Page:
Cycled back by way of Church Lane, Spring Lane, and along the By Pass, cutting up the track by Black Cottages and Dilbridge Farm.  Several lots of planes came in from the east, in threes and sixes, so I suppose there has been a raid across the other side.

A very big convoy came along from the direction of Ipswich, mostly A.A. guns.  About every second gun was manned ready for action, the crew riding on it.  Whether or not they would be fired if attached is another matter. 
When I went into Colchester this afternoon, the barge “Leofleda” was just leaving East Mill on a full tide.  She was very low in the water, with all her gear stowed on deck, to go under the bridges.  There were three men on board, pushing her off with long poles, so that she moved slowly under the bridge and drifted away down the river.  I suppose these barges must hold about 100 tons of flour or grain, which would need twenty 5-ton lorries or ten 10-ton railway vans.  The barge uses no fuel, but relies on the free wind, yet it is being put out of use as being un-economic.  Noticed quite a little crowd watched the departure, crossing over the road to see the vessel emerge from the bridge.

Lot of trees down in the storm.  All Birch telephones are out of order.  Two small elms are down near Humberlands, and some tiles off the buildings.

7th April 1943

Tremendous gale all night, kept me awake.  This morning just as bad, and heavy clouds as well.  This, and a genuine desire to get the work done, kept me here all morning writing out the Minutes which I wanted to get done before having a day or two off.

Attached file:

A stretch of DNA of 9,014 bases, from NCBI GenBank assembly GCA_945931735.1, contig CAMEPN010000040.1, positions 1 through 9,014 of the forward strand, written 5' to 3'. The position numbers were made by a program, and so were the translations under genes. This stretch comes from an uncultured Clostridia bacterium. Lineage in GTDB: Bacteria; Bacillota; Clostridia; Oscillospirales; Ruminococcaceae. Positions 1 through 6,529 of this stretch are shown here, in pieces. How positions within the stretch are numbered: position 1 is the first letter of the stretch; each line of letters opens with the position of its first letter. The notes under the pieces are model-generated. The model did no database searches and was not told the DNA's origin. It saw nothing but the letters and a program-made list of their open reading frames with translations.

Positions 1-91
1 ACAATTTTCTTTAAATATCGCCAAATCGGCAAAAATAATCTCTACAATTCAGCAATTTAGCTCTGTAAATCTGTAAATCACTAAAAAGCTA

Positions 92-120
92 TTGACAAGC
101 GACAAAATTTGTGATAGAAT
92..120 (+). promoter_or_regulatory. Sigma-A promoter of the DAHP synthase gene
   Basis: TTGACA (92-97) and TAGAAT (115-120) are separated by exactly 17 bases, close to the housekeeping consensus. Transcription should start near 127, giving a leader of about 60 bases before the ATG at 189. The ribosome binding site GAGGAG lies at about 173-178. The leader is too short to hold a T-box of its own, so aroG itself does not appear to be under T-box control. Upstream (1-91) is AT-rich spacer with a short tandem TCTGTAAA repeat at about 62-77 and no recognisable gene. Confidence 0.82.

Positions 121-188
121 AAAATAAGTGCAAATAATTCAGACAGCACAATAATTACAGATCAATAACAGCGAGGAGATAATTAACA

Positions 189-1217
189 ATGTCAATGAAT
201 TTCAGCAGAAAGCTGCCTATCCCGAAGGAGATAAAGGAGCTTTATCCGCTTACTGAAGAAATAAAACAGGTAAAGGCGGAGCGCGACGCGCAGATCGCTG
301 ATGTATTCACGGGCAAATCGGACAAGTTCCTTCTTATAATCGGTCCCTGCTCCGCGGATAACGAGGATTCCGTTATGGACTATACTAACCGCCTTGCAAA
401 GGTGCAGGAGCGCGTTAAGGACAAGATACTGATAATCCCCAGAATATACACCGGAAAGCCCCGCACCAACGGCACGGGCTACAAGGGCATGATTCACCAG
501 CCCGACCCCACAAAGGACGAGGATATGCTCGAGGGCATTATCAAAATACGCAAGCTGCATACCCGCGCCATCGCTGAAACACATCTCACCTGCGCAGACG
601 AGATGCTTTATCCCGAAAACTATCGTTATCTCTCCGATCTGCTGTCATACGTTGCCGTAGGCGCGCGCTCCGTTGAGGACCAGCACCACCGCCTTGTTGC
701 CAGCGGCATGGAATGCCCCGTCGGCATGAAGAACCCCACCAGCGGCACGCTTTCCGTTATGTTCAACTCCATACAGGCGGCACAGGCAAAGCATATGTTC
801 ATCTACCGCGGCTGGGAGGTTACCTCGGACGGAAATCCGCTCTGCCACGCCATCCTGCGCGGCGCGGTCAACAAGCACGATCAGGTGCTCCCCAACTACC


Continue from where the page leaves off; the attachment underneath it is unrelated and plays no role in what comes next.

Later the sun came out, but the wind blew just as hard, and moved round more to the north.  Tried to cycle in after lunch, but found it quite impossible, so had to go on the bus.  Gave the girls as much work as I could, to occupy them tomorrow and Friday.  Called on Lawrence, coachbuilder, and asked him to try to buy a farm wagon for us from Prior at Mile End.  Prior now has no land, so does not need it.  Lawrence told me he had sold 2 tub-carts at £38 each this week, and had three more traps in the works now, for repainting.

Joy told me today that she had been paid just over £9 for old Longhorn, although she had not expected more than £1 a leg.

6th April 1943

Fine morning quite warm, with steady S.W. wind.  Busy day doing Committee work from yesterday.  Took some eggs and butter to Mrs. Green, and had a long talk with her, so long that I had no time for any lunch, and had to subsist on a cup of coffee which she gave me.  She told me that a lot of damage had been done to her greenhouses and allotment during the recent “combined exercise”, soldiers going all over the place and deliberately smashing the glass with rifle butts.  She has not been able to get any compensation, so far.  Talked a lot about destruction of ancient monuments, and I told her a good deal of what had been done and would be done in Colchester.